Today in Motorcycle History

Westfield Motorcycles by Rising Sun

Westfield motorcycles were produced between 1903 and 1904 by the Rising Sun Motor Works, in London.

1903 The first machine appeared with a 2¾ hp engine designed to clamp to lugs on the frame. Both valves and the sparking plug were at the front of the engine and this, plus ample fins, showed an understanding of the need for good cooling. The rest of the machine was typically primitive with pedals, belt drive and braced forks.

1904 They listed a forecar, fitted with a 3½ hp engine, similar to most others of the period.

Westfield's Autobike.

This firm have on exhibition six 2¾ h.p. motor bicycles, and also a couple of Trimos of 3½ h.p. and 2¾ h.p. respectively, provided with coach-built front seats. The framework, engines, etc., of all these follow very much recognised and approved designs, but at the same time it is noticeable that the necessity of combining lightness with strength has evidently been kept well to the fore. The principal novelty introduced this year is a decidedly practical and ingenious method, by means of which a half turn of the rider's left wrist breaks the ignition, while by another half-turn the lever provided for raising the exhaust valve is brought into action. This is brought about by means of a coarse thread fixed on the extremity of the left handle-bar. On this thread a handle revolves, to which is attached a Bowden wire leading down to the circuit breaker and exhaust valve lift lever. We may point out that one great advantage of this system of control is that no strain is thrown on the wrist, the thread of the screw within the handle taking the stress of the Bowden wire and exhaust valve spring, to whatever height the valve may be lifted. (Stand 4.)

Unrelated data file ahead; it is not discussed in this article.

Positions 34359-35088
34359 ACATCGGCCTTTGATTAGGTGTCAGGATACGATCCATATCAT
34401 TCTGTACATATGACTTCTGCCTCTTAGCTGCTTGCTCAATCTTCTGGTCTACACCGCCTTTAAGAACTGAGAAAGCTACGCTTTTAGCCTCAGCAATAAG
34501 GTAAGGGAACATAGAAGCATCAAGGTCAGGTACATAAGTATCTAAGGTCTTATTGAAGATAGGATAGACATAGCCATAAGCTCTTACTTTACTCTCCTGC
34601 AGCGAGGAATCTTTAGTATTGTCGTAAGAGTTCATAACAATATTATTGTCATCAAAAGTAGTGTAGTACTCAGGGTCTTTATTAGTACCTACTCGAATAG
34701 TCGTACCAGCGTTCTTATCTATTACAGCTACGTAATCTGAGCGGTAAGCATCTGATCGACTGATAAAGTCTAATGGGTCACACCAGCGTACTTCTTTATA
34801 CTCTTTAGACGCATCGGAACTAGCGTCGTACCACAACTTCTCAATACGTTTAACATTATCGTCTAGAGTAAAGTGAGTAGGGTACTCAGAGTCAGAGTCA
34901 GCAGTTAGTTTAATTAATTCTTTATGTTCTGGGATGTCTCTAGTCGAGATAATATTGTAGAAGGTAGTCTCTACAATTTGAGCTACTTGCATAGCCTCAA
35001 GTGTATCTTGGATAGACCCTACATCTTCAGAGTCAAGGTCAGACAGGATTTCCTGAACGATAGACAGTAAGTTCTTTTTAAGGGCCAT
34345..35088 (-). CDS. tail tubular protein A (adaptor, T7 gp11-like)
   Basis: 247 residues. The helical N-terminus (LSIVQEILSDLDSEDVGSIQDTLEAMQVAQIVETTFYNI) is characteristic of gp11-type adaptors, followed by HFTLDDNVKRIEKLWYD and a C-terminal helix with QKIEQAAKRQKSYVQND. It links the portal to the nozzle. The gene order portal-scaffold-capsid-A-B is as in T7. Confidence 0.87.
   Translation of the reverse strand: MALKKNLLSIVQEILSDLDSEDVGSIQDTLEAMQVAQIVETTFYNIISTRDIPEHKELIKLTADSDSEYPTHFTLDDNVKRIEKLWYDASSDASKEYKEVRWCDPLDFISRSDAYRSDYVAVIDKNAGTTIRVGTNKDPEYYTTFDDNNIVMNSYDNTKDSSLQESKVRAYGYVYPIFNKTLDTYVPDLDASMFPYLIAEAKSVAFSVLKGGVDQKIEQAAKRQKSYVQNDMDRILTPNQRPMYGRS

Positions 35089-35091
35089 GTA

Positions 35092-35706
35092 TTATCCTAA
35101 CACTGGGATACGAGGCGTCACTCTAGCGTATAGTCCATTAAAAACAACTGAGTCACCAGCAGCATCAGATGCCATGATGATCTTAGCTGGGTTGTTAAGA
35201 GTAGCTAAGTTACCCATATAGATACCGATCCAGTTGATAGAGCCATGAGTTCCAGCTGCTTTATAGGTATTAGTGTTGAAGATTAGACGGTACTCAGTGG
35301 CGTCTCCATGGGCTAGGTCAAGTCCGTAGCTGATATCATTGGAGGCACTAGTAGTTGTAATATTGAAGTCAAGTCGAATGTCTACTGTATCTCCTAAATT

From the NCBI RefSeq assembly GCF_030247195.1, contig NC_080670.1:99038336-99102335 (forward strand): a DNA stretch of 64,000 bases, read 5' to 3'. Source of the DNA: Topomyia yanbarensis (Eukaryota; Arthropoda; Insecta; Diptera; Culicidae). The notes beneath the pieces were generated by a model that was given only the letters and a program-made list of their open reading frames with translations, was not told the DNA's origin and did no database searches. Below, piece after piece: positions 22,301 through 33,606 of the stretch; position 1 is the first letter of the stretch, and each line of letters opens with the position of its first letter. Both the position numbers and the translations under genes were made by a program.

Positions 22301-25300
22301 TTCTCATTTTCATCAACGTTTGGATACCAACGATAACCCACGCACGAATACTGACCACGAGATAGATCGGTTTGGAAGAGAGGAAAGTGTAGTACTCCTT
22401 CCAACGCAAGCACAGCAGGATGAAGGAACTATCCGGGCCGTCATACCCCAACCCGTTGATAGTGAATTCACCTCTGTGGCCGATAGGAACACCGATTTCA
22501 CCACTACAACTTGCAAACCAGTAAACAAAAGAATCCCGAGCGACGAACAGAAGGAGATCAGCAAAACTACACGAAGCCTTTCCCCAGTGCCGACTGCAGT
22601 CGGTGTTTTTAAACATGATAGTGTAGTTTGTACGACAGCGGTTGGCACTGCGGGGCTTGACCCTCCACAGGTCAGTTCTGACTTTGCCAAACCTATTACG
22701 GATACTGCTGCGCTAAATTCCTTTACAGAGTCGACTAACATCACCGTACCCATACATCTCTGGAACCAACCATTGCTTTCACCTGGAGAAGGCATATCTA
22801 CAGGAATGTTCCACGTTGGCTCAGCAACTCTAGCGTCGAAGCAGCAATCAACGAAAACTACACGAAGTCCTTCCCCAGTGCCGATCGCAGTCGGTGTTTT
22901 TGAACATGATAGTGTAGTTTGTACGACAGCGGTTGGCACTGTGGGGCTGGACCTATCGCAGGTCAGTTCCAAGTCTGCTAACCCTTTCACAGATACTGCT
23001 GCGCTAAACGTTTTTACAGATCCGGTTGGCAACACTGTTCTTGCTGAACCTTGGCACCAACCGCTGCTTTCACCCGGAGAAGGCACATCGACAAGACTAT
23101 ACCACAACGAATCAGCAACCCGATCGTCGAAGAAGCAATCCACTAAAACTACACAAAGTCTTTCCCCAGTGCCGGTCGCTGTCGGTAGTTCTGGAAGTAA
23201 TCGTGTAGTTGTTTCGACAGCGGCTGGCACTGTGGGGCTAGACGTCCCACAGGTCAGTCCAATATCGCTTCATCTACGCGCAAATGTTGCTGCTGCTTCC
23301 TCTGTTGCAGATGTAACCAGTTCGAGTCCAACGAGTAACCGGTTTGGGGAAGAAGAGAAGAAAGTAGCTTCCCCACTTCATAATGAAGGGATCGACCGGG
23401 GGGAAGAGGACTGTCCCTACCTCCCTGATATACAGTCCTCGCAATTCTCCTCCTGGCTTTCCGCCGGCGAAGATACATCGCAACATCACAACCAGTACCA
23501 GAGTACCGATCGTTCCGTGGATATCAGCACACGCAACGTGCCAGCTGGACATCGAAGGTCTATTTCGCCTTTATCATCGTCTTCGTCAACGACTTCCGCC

The Motor Cycle November 25th, 1903. p850
Crystal Palace Show 1903 Index

Sources: Graces Guide, The Motor Cycle

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